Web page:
A secured loan is any loan that is backed or guaranteed by collateral. This means that if you default on the loan payments, the lender can take whatever asset is used as collateral to recover the debt.
The most common examples of secured loans are mortgages and auto loans, where the collateral is your home or your car. If you fail to make payments, the lender can repossess your car or foreclose on your house.
Using a Secured Loan to Build Credit
If you are just beginning to establish credit or are trying to rebuild your credit after past difficulties with credit, opening a secured loan can help you do that. However, you should use caution before applying for any loan where the debt is secured by an asset you already own, such as your car.
If you later become unable to make the payments on the loan, the lender may seize your car, leaving you with even bigger financial problems.
A Secured Credit Card Can Also Help Build Credit
Another option that can help you build a strong credit history is a secured credit card. Unlike a traditional card, you will need to give the credit card issuer a deposit in exchange for being able to charge against the card. The limit on the secured card is usually a percentage of the amount you put down as a deposit.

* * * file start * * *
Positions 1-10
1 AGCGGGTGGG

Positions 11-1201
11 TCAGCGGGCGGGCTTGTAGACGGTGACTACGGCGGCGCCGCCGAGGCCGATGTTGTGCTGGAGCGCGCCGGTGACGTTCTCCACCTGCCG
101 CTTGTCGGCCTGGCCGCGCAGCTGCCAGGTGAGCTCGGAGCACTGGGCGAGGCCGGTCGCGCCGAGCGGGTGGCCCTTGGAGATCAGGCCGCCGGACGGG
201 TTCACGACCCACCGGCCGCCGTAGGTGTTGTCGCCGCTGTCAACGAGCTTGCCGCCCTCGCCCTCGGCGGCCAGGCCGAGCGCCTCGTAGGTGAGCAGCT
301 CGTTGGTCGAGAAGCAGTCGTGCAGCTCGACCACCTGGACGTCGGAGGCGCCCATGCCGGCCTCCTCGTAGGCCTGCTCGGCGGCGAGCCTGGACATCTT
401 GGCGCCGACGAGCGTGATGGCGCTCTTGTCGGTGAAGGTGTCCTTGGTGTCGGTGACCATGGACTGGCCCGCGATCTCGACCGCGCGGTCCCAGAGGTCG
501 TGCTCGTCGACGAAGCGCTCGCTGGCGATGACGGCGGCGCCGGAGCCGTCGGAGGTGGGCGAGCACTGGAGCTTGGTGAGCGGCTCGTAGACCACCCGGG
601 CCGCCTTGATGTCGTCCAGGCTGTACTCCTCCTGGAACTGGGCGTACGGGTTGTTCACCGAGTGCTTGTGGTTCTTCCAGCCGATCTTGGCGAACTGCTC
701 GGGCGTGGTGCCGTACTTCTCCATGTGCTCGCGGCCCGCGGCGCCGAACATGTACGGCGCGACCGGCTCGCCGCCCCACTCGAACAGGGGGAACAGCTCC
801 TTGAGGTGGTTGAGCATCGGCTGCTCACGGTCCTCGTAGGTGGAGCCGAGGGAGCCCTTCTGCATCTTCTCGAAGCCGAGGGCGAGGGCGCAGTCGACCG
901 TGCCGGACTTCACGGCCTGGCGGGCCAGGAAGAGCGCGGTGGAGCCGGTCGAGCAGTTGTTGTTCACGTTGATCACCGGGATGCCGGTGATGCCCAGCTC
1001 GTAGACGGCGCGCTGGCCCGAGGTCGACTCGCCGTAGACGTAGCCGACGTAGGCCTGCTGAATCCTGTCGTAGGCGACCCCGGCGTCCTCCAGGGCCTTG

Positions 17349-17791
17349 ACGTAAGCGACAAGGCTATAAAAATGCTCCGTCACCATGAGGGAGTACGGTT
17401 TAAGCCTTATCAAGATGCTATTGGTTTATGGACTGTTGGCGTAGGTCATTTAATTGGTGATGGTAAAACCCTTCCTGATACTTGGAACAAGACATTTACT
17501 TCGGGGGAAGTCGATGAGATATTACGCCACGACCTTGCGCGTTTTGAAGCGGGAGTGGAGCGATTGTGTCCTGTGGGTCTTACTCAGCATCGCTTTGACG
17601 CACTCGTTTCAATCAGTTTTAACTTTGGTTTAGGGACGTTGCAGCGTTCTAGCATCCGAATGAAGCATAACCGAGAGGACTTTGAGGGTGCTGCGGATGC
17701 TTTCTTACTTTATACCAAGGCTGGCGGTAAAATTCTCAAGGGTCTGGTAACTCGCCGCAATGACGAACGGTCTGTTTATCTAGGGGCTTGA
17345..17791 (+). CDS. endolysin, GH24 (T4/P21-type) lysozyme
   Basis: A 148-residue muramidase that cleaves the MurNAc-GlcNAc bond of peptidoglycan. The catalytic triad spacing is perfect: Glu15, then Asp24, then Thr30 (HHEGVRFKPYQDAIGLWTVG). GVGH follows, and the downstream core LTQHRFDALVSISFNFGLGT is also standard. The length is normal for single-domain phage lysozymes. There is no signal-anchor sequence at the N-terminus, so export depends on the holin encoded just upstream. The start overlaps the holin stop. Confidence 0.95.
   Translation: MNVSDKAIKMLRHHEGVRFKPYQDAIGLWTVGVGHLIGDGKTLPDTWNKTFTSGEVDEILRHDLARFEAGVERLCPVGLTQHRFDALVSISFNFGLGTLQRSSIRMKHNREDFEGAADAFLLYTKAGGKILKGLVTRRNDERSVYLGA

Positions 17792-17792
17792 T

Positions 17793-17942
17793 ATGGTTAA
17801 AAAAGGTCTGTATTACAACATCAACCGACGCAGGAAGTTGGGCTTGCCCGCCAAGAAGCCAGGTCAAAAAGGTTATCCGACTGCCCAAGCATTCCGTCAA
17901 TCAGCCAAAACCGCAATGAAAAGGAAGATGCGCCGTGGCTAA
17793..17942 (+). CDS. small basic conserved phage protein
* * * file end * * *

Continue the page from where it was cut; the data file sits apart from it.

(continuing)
A secured credit card is easier to qualify for than a regular credit card because the deposit acts as a guarantee that the lender won’t lose money if you fail to pay back what you charge on the account.
If you make all of your payments on time and demonstrate that you are able to use the card responsibly, your creditor may be willing to convert the account into a traditional credit card account after a certain period of time.
Secured Accounts Can Be a Good Credit Tool
In both cases, a secured account can be a good opportunity to demonstrate responsible credit behavior. As long as you make all payments on time and the lender reports the account to the credit reporting agencies, you can use the account to begin establishing or rebuilding your credit history.
Thanks for asking,
The Ask Experian Team